Since what is done under compulsion or because of ignorance is involuntary, the voluntary is that for which the cause is in the agent himself, the agent being aware of the particular circumstances of the action.33
We need to be aware of the circumstances and to contribute causally to our actions in order for our actions to be voluntary. But we needn’t be undetermined in our causal contribution in order to count as decisive causal factors.34 Sometimes we will not be the decisive causal factors in the development of the material conditions that produce our character. Such material conditions can for Aristotle be dependent on our constitution at birth, our environment, our age and our gender.35 But often we will be the decisive causal factors in the development of the material sources of our character. This is because these material-efficient causes of character include our behaviour, diet and training.36
Even if there is no tension between causal determinism and the fact that the virtues are up to us, Solmsen’s objection might still hold under a different interpretation. His idea might be that if our material constitution generates the virtues, then we can no longer be decisive causal factors in the generation of the virtues. Aristotle might have thought that we are essentially identical to our disembodied intellect and that we happen to be embodied and material only accidentally.37 On this view, the problem of envisaging the virtues as enmattered is not so much a problem with causal determinism, but a problem with the appropriate understanding of the sense in which beings like us can be efficient causes.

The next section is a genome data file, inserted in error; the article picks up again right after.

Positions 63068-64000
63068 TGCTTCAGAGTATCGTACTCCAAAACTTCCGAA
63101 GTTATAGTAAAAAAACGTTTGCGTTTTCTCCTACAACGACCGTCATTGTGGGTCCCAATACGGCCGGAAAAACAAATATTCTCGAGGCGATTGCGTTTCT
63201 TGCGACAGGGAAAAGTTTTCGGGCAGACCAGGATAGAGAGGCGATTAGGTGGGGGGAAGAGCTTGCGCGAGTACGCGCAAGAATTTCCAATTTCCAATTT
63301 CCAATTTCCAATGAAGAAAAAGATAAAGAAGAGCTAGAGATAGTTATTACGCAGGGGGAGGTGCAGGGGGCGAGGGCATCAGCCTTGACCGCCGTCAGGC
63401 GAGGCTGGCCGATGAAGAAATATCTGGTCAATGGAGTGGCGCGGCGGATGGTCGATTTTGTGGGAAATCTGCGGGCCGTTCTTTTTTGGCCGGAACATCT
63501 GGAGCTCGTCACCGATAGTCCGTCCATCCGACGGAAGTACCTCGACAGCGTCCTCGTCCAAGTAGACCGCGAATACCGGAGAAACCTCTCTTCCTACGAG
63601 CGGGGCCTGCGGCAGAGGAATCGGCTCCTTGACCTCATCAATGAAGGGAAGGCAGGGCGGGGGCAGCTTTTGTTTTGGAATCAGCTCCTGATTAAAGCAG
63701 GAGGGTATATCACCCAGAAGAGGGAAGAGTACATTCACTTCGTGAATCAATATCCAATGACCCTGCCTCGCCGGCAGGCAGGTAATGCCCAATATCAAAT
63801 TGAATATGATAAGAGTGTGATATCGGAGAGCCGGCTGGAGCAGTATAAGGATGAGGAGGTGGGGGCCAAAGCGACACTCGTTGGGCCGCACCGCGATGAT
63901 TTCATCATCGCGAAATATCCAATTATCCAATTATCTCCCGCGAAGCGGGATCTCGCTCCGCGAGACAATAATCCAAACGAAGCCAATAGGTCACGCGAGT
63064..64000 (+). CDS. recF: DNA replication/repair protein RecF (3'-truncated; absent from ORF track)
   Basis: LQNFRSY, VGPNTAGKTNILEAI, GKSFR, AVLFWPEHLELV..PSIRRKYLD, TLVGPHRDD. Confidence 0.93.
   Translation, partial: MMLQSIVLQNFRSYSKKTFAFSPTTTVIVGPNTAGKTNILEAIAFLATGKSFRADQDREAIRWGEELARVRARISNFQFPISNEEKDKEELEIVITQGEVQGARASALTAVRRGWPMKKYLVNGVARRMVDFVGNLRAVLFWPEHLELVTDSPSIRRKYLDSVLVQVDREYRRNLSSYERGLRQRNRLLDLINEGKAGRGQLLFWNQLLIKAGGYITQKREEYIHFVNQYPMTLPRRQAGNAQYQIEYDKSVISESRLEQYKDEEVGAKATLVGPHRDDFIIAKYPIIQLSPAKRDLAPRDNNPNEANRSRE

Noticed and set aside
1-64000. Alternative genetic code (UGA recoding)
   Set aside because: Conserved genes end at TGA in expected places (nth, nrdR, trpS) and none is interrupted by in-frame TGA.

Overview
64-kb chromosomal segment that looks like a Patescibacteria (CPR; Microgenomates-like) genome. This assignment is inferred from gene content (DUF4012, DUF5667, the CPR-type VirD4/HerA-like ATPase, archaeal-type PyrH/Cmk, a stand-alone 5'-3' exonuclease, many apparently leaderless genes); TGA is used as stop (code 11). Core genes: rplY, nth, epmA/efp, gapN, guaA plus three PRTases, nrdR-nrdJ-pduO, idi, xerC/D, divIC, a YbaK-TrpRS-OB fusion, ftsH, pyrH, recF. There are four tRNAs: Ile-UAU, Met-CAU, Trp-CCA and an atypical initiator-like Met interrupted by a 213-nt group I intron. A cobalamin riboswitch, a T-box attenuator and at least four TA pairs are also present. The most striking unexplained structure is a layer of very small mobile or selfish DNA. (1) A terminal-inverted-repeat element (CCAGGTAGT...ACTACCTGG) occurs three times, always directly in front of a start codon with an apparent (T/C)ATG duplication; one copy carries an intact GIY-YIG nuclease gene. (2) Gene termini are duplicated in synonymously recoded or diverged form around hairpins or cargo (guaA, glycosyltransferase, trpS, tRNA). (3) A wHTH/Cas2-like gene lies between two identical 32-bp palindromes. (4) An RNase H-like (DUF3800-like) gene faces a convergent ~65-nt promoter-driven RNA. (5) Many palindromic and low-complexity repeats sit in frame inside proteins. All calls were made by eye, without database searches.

Even this more sophisticated version of the objection seems to me questionable. Our material constitution can be the efficient cause of bodily virtues like health.38 For Aristotle, bodily virtues and vices (including health and sickness) are at least in some cases voluntary and up to us:
It is not only the vices of the soul that are voluntary, but also for some people those of the body, and we actually blame these people; while no one blames those who are ugly by nature, we blame those who are ugly owing to lack of exercise and care. The same is true with respect to weakness and illness; no one would reproach a man blind from birth or because of a disease or a blow, but rather feel compassion for him, while every one would blame someone who was blind from heavy drinking or some other form of intemperance. Of vices of the body, then, those which are up to us are blamed, those which are not up to us are not blamed.39